LESSON 2- Forgiveness
By: Jessica and the First 10 Minutes Team
Let’s begin by defining what forgiveness is. According to Webster’s, it’s defined as: to pardon or cease to feel resentment against (a person). It doesn’t mean that you agree with the way things went, but rather, you cease to harbor negative emotions about a person or circumstances. If I see one hang up the most in my counseling of human beings, it’s a lack of forgiveness. Many confuse it with being passive and weak and that doing so would give the other person the notion that you found their behavior acceptable. When you hold onto the past, you’re actually giving the other person more power and influence than you think. You are actively consenting for this person’s past behavior to impact you today. You may think that you’re punishing them by retaining the angst, when in actuality, you’re reaping the negative consequences of holding onto anger, resentment and sadness. You are living and breathing these emotions daily and letting it go means that you’ll have room to welcome new circumstances, patterns and relationships.
Perhaps looking at the situation from a neutral stance can be helpful if the act of forgiveness seems too much right now. Consider what it would be like not to feel one thing or another, but impartial to this person or situation. This frees up your psychological and emotional hard drive to make room for new data. In time, taking this middle-of-the-road stance will allow you to be in a position to entertain the thought of forgiveness and truly moving forward with your life.
The fact of the matter is, most of the time, people need to forgive themselves, not anyone else. Forgive yourself for allowing someone to treat you disrespectfully. Forgive yourself for choosing (and staying) with a toxic mate. Forgive yourself for being so harsh and critical of yourself. Forgive yourself for blaming others for circumstances you created. Forgive yourself for giving others power and control over your life. Forgive yourself for not being perfect. Let it go…none of that judgment is helping you now, it’s only like quicksand, sinking you further into the ground. Some decide to continue to flog themselves emotionally, thinking that reminding themselves of their trespasses will inspire better behavior in the future. This can be an effective method for some, as reminding yourself of the consequences of your actions can be a helpful deterrent. However, this can also be grounds for self-deprecating and loathing and put your self esteem in the toilet. Don’t do it.
In the meantime, become aware of the times when your emotions from the past begin to consume you. Identify where in your body you first feel these sensations (for many, it’s tightness in the chest, head pressure or heat all over) and take a moment to breathe deeply. You can’t be both calm and upset at the same time. Notice how taking 5 minutes of deep breaths can clear your thinking and give you insight about the situation. There are biological reasons for this; when you become upset, blood rushes to the emotional centers of the brain and away from the logical and rational areas. Your body and mind doesn’t know the difference between whether you are really experiencing something upsetting or you’re simply thinking of it. The response is the same and that’s why you feel so overwhelmed and as if the situation were occurring right now. Deep breathing allows for regular blood circulation and the enhanced ability to think more clearly and rationally about the circumstances.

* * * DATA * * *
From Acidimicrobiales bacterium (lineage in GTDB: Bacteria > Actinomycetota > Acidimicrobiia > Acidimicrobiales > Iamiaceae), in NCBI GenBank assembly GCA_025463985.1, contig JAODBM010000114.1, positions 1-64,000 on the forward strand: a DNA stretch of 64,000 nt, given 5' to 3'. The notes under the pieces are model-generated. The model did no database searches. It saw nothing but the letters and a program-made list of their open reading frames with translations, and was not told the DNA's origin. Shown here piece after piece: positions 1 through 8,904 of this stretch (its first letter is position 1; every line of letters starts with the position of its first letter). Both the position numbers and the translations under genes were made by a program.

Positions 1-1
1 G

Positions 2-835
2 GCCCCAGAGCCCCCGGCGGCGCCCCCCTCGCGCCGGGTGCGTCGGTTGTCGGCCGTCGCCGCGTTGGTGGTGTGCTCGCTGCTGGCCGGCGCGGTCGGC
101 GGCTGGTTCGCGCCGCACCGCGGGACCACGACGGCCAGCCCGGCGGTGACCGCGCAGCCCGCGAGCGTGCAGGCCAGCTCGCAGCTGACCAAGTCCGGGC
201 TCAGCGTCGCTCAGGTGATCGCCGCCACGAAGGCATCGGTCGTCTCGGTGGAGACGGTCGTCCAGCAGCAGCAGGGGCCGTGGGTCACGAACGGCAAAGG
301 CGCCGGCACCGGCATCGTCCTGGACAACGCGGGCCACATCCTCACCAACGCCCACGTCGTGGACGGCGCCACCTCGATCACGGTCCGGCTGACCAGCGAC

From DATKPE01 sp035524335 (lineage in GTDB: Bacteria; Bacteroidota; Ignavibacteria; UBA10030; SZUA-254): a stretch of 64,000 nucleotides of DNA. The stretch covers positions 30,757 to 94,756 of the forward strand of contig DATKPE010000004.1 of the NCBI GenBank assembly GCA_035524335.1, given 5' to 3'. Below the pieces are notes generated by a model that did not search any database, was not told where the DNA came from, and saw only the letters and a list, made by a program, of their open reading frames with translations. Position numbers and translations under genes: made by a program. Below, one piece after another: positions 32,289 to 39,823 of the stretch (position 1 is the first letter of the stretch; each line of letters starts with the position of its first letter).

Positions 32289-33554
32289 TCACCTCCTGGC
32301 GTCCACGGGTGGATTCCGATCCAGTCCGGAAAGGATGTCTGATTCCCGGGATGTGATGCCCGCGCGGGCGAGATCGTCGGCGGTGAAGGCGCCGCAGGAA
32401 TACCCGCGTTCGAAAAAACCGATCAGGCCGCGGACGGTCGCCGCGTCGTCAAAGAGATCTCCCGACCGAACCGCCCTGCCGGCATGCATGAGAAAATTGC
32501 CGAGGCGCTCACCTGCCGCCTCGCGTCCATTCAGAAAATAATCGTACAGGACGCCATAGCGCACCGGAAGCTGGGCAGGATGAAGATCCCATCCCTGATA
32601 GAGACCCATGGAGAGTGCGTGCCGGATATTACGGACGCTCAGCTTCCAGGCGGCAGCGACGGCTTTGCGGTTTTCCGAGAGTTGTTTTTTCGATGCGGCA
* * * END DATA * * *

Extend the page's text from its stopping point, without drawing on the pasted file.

Next, ask yourself if there is anything you can do right now to improve the situation you’re concerned about. If you can identify something that is in your best interest (i.e. nothing that is based on revenge or impulse), then take steps to make those changes as soon as possible. If what’s upsetting you is outside of your control (as most things are), then recognize that you need to shift your thinking and perception of the situation if you want some relief. Identify it as something from your past and say to yourself, “It was what it was, I let it go.” Recite this to yourself as often as you need in the midst of feeling upset and overwhelmed.
Other times, someone (like a new woman) may tell you that you’re reacting based on the past and your baggage. This is an opportunity to look for ways to improve your game, especially if this is the kind of feedback you’ve received from more than one person. Stay calm and try not to become defensive. Defensiveness usually means that there may be some merit to what the other person is saying and you’re attempting to fend off a possible negative view of you. Listen to what the other person is saying without trying to rationalize your stance. Attempt to look at this with neutrality again and see if you responded in a harsh or negative way.
Ask yourself these questions:
*Was there better way you could’ve handled the situation?
*Even if you feel that your anger/ resentment/ jealousy were justified, could you have expressed your feelings more constructively?
*Was your response appropriate given the facts of this event only, or was it because you let it build up and then explode?
Once you determine what part of the issue is yours (by the way, at least a sliver of it is yours, even if you rolled your eyes or gave attitude), take responsibility for that portion, both internally and to the other person. This will deflate the argument and leaves room for you to improve. Look at this like a rejected sales call. If salesmen gave up each time their offers were not taken, no one would ever try again. Instead, see this as a big game and lesson for you to enhance your pitch. It’s all good information for you to gather for the next go around. Remember that none of this is that serious, you are learning and be a bit forgiving with yourself, ok?